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C.A.R. news release: September home sales and price report

For release: October 18, 2022

Rising interest rates depress September home sales and prices, C.A.R. reports

  • Existing, single-family home sales totaled 305,680 in September on a seasonally adjusted annualized rate, down 2.5 percent from August and down 30.2 percent from September 2021.

  • September’s statewide median home price was, $821,680 down 2.1 percent from August and up 1.6 percent from September 2021.

  • Year-to-date statewide home sales were down 16.5 percent in September.

LOS ANGELES (Oct. 18) – Following a brief sales bounce back in August, rapidly rising mortgage rates slowed California home sales in September and resumed the month-to-month declining trend that began in the spring, the CALIFORNIA ASSOCIATION OF REALTORS® (C.A.R.) said today.

Closed escrow sales of existing, single-family detached homes in California totaled a seasonally adjusted annualized rate of 305,680 in September, according to information collected by C.A.R. from more than 90 local REALTOR® associations and MLSs statewide. The statewide annualized sales figure represents what would be the total number of homes sold during 2022 if sales maintained the September pace throughout the year. It is adjusted to account for seasonal factors that typically influence home sales. September’s sales pace was down 2.5 percent on a monthly basis from 313,540 in August and down 30.2 percent from a year ago, when 438,190 homes were sold on an annualized basis.

Home sales have dipped for 15 straight months on a year-over-year basis, and it was the second time in the last three months that sales dropped more than 30 percent from the year-ago level. The monthly 2.5 percent sales decrease was worse than the long-run average of 0 percent change recorded between an August and a September in the past 43 years. Sales in all price segments continued to drop by 25 percent or more year-over-year, with the sub-$300k price range falling the most at 36.7 percent. Sales of million-dollar homes fell by double-digits again for the fourth consecutive month, with the high-end market segment dipping 25.6 percent from the same month last year.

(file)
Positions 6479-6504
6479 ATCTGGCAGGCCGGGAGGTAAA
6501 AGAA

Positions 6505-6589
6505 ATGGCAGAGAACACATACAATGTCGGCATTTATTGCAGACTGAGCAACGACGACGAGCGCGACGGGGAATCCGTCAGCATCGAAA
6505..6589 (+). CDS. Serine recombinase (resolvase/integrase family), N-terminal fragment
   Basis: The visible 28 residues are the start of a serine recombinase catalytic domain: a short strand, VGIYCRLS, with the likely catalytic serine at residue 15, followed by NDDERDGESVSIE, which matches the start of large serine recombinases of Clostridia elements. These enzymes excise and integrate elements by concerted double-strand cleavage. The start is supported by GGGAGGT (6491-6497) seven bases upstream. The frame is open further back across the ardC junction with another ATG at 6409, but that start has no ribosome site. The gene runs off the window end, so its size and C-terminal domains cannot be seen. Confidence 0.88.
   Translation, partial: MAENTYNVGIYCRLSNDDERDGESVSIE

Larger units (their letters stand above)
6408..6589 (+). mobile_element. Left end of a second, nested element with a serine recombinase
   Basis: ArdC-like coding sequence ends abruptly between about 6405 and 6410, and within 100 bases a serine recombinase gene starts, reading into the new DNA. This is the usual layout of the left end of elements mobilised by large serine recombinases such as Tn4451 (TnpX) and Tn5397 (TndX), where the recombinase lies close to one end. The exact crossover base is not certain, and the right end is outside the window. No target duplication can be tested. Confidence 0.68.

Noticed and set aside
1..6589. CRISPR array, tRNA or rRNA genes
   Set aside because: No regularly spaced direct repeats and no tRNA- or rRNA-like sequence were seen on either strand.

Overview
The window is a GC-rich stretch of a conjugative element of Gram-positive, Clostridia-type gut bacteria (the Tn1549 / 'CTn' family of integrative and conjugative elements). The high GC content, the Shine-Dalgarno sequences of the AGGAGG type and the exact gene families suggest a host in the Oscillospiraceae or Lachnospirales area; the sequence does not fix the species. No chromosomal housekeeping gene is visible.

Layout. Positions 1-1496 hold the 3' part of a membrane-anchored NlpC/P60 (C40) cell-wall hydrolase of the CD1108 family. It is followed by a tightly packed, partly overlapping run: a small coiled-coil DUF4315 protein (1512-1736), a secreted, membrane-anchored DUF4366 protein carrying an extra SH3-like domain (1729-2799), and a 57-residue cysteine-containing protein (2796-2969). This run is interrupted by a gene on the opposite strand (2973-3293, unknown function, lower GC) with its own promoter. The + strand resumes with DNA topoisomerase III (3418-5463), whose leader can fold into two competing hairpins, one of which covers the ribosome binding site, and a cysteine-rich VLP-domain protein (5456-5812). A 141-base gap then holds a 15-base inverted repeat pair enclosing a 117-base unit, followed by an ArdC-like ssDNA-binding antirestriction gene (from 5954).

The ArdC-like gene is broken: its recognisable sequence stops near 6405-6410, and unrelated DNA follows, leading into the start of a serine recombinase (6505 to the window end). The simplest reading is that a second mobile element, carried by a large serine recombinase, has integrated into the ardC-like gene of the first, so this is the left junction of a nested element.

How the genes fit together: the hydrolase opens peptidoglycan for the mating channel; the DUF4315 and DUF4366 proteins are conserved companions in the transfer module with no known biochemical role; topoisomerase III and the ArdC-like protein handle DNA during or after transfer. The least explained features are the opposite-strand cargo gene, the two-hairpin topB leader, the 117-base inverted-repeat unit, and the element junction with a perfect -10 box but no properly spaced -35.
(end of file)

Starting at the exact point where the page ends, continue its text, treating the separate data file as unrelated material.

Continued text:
“With interest rates rising rapidly since the beginning of the year, buyers and sellers are having difficulties adapting to the market’s new ‘normal,’” said C.A.R. President Otto Catrina, a Bay Area real estate broker and REALTOR®. “As the market continues to evolve in the next 12-18 months, REALTORS® will be playing an ever-more important role as trusted advisors to guide their clients through the complicated buying and selling process and help them overcome their obstacles during these challenging times.”

The statewide median home price continued to increase on a year-over-year basis in September, but the growth rate remained very mild compared to those observed earlier this year. At an increase of 1.6 percent year-over-year, September marked the fourth consecutive month with a single-digit annual increase. The less-than-2-percent growth rate in the statewide median price was much lower than the 6-month average growth rate of 6.7 percent recorded between March 2022 and August 2022. The -2.1 percent month-to-month decline in September was slightly lower than the long-run average of -1.8 percent recorded between an August and a September in the past 43 years. With mortgage rates rising and the average 30-year FRM approaching 7 percent in the past week, home prices will drop further in the coming months as affordability remains a challenge.